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White House struggles to fill cyber czar post

NEARLY six months after the Obama administration turned its focus on computer security, the White House is still struggling to name a cyber coordinator, delaying efforts to better organize and manage America's increasingly vulnerable digital defense.

Experts say it is an almost impossible job to fill, and several executives have already turned it down. But the resignation Monday of White House cyber director Melissa Hathaway now leaves a gap in the administration's campaign to better protect a government that is constantly assailed by computer attacks and scans.

The hunt for a cyber czar has been fraught with problems, as the administration seeks someone with the requisite political and technological skills and a reputation strong enough to command respect from Silicon Valley to Washington.

America's cyber security vulnerabilities have been laid bare in recent months, with a number of high profile assaults, including ones that breached a high-tech fighter jet program and the electrical grid, although no classified material was compromised.

Early last month, unknown hackers knocked a number of U.S and South Korean government Web sites off line in a widespread and unusually resilient computer attack.

Those familiar with the search process say that one problem may be that President Barack Obama's decision to have the coordinator report to both the National Security Council and the National Economic Council creates a complex structure, with little budgeting or broad decision-making authority.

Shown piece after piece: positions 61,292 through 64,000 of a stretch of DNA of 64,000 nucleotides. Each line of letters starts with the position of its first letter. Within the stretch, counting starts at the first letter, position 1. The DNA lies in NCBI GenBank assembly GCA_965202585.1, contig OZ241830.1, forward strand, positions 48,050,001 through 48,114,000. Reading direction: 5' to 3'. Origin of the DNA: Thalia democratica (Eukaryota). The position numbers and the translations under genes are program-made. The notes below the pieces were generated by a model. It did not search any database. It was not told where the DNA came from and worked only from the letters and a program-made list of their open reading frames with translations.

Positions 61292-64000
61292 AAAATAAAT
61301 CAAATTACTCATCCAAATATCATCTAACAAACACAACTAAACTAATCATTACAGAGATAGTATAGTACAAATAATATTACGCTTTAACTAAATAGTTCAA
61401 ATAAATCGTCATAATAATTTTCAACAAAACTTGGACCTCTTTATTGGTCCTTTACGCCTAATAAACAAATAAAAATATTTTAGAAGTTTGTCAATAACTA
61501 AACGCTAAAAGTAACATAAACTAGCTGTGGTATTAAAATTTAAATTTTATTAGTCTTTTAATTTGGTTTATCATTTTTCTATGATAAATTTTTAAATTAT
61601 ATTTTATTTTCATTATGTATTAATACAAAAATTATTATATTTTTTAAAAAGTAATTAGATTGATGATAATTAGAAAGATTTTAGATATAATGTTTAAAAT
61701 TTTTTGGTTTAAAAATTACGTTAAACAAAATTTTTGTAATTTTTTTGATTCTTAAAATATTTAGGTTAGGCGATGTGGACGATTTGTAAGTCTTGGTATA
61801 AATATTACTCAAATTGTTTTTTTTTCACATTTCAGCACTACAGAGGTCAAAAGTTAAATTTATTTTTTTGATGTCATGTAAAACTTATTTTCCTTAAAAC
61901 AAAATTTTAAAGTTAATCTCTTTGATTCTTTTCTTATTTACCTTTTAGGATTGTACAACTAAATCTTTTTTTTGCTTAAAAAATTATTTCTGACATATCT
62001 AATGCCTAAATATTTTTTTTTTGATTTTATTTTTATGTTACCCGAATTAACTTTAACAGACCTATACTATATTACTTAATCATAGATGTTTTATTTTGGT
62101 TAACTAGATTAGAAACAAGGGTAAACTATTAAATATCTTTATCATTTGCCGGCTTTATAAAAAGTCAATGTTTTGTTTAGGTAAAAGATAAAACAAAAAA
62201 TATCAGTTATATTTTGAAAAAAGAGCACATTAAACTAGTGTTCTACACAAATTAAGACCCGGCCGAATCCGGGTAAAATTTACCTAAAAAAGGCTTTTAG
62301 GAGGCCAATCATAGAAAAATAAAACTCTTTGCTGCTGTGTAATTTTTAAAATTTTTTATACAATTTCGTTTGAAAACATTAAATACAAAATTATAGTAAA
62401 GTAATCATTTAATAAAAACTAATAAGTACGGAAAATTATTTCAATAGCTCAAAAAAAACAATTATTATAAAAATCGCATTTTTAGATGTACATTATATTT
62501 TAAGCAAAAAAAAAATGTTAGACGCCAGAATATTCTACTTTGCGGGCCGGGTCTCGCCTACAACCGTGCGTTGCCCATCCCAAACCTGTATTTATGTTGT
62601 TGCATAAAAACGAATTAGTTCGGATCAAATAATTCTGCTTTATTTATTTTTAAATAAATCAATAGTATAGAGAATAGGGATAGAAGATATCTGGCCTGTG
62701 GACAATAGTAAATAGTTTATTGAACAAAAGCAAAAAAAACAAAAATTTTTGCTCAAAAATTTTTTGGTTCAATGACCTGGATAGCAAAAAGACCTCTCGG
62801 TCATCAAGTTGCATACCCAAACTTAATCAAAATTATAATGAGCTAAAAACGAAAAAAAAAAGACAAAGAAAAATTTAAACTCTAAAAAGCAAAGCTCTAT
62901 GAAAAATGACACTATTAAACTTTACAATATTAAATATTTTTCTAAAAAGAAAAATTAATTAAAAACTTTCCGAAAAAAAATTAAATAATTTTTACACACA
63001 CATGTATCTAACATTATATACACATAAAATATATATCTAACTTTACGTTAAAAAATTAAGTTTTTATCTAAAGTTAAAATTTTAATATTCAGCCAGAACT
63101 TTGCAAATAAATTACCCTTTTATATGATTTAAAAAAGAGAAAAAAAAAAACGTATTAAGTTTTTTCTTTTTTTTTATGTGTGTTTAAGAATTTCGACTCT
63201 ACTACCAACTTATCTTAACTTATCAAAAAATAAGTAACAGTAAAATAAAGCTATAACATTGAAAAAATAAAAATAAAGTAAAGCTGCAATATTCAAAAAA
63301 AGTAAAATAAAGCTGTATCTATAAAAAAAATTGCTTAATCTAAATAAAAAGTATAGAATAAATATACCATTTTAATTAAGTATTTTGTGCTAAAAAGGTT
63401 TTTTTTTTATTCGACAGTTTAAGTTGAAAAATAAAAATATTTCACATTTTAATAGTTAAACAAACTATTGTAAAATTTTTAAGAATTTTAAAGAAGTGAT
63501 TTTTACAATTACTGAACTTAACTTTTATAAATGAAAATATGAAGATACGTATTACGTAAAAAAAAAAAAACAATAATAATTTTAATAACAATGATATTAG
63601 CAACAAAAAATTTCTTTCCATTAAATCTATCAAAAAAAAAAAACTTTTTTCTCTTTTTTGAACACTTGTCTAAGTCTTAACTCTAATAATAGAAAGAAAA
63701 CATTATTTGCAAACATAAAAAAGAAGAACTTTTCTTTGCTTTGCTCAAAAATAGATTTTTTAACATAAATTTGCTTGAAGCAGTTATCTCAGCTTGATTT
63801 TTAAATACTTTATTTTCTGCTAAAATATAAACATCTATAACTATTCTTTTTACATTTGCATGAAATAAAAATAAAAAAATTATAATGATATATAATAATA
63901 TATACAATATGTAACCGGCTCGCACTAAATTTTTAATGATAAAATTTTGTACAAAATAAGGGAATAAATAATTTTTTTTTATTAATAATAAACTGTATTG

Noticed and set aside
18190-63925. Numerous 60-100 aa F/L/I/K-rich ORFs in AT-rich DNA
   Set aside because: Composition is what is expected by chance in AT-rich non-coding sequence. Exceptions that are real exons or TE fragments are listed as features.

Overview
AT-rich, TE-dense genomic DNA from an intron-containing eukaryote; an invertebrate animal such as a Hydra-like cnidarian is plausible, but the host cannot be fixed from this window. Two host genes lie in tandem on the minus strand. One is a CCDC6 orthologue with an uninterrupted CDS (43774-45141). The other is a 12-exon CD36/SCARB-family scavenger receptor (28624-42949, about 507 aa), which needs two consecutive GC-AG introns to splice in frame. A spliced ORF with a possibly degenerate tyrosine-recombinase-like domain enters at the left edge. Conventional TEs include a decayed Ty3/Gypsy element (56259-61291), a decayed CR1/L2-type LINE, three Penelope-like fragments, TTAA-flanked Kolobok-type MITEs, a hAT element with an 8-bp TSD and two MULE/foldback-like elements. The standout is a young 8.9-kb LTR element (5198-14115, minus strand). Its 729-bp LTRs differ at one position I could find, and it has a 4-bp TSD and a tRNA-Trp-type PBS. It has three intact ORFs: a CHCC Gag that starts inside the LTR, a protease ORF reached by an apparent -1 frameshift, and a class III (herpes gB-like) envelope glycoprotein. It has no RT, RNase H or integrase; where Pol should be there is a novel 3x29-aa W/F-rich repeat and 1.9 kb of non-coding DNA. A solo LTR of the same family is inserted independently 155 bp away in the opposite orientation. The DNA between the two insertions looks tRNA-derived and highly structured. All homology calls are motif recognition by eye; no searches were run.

"Clearly every day we don't have someone at the helm of this problem, we're exposed more than we should be," said Roger Thornton, chief technology officer for Fortify Software, and a cyber security expert. "I do think, though, that this is a testament to how new and difficult this all is."

White House spokesman Nick Shapiro said Tuesday that cyber security remains a major priority for Obama. "The president is personally committed to finding the right person for this job, and a rigorous selection process is well under way," Shapiro said.

Several experts, who agreed to describe the private selection process on condition of anonymity, also said that National Security Adviser James Jones, National Economic Council Director Larry Summers and White House chief of staff Rahm Emanuel have conflicting views of the job.

In addition, while industry executives say the job must be rooted in the White House in order to have any power, lawmakers grumble that such a job would be beyond the control of Congress.

"Melissa Hathaway's departure underscores the continued lack of leadership within the Obama administration on cyber security issues," Republican Sen. Susan Collins said Tuesday. "The administration should take this time to reconsider the merits of putting a cyber czar within the White House - with no operational authority and shielded from congressional oversight."

Hathaway's departure was no surprise. While highly regarded by the cyber industry, she was a holdover from the Bush administration.

Hathaway initially worked at the Office of the Director of National Intelligence, and had been temporarily shifted to the White House cyber job. She was scheduled to work in that post through early April, but her stay was extended until August 9 so that she could complete the 60-day cyber review ordered up by Obama.

Describing the cyber job as an "almost superhuman" position," Dan Caprio, former technology policy adviser in the Bush administration, said the administration must find someone who can be politically effective inside the White House and have the stature to command respect from the industry executives.

"It's almost an impossible job. There aren't that many people who have that background," said Caprio, now managing director at the Washington law firm of McKenna Long & Aldrich. "We'd all like to see it go faster. But given what they're trying to create, it's normal and they're on the right track."


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